Turn Missed Sales into Profits

Making enough sales has been a challenge in recent months. Most businesses feel there isn’t enough opportunity for getting sales these days because not enough people come though their doors.

When you follow up on missed sales in the right way, it can lead to new frame jobs and create more satisfied clients.

In times like these, it can be very beneficial to make the most of EVERY opportunity- even those we miss converting into sales the first time we get the chance. Staying aggressive and re-contacting those who fail to place orders with us takes a very organized and consistent approach and also requires a specific state of mind which allows us to be aggressive.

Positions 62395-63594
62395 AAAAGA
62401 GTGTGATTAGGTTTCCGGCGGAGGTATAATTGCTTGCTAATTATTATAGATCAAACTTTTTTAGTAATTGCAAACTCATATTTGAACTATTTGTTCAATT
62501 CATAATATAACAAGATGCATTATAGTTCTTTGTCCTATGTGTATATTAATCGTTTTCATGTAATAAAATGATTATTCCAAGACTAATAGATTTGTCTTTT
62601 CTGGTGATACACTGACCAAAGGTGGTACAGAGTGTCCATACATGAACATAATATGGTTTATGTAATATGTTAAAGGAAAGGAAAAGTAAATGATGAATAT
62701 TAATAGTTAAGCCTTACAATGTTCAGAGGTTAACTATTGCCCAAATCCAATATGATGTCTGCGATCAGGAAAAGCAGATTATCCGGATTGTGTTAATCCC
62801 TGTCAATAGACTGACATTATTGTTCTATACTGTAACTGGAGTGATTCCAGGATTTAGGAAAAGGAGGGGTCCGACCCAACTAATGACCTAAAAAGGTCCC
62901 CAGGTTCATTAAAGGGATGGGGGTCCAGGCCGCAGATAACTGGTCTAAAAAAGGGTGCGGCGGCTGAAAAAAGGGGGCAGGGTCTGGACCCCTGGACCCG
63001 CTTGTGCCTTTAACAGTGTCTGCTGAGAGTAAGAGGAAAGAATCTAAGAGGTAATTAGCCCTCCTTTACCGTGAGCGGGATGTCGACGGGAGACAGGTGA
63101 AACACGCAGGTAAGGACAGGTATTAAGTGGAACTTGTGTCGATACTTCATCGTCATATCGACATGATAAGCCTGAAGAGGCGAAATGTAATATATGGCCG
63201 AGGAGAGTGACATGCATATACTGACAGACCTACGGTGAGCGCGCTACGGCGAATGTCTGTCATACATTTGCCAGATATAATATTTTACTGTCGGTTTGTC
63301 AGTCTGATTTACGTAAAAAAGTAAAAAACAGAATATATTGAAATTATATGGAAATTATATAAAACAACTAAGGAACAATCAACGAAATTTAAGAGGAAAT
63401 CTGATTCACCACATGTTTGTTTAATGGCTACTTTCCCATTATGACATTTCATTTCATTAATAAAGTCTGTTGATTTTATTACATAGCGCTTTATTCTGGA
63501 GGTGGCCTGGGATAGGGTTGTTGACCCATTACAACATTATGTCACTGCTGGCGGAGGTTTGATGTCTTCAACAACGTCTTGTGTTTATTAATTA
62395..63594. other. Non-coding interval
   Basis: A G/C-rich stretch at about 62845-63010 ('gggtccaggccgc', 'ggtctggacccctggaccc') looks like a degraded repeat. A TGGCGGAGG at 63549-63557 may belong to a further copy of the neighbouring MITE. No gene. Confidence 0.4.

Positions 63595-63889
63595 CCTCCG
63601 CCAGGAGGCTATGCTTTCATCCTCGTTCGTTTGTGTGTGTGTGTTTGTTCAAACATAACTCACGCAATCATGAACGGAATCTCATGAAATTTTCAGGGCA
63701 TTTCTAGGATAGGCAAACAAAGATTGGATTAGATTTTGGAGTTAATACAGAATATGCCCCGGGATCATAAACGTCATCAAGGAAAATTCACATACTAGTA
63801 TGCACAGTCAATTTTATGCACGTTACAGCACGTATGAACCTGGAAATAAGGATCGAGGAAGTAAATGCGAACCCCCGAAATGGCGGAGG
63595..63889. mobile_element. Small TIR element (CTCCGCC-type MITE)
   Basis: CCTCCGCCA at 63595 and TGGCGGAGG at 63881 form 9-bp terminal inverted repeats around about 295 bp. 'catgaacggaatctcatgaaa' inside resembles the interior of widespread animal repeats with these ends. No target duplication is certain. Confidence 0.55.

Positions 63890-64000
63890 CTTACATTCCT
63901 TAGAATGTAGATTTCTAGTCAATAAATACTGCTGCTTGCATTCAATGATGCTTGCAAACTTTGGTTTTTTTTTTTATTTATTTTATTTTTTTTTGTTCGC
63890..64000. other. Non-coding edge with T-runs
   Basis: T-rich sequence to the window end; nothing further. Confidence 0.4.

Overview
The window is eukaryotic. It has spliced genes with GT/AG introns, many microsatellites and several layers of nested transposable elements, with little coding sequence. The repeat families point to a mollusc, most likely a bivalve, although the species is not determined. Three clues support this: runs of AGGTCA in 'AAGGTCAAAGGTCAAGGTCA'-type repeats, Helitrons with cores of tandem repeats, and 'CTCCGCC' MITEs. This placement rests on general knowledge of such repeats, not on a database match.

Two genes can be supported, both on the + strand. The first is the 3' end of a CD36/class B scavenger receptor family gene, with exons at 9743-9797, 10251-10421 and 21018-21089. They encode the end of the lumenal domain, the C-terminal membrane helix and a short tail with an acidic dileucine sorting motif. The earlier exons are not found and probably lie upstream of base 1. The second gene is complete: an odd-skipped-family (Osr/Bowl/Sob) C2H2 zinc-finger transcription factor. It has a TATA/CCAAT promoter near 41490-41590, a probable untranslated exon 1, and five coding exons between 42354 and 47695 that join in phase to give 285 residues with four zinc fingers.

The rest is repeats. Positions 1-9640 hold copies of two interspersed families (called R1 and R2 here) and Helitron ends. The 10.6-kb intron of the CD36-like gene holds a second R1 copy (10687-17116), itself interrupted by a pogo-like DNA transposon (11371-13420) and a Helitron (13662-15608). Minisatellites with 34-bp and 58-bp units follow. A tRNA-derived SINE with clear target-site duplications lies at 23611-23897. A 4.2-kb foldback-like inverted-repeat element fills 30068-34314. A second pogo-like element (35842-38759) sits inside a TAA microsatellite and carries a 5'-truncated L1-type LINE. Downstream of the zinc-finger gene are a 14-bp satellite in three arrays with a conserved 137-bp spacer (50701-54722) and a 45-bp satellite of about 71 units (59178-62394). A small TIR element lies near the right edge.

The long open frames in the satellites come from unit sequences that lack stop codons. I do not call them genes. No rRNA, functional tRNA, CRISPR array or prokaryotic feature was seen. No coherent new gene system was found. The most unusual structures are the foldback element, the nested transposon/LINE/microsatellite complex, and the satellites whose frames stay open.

Creating the correct mind-set:

Most sales people don’t follow up on missed opportunities for one reason- they fear being rejected again, and are unsure how to open the subject with past customers. They justify this by convincing themselves that they will only bother the client if they call about the sale they missed getting.

The key to overcoming this fear is to develop a new mindset concerning your role in the relationship you have with these clients. I use the word client instead of customer in this discussion because this difference is the beginning to understanding the relationship. When you define those you serve as “customers” you are describing a purely transactional relationship. An example is standing in line at Walgreens by buy a newspaper, and handing over the money and the clerk puts your paper in a bag, gives you change and reminds you to come again.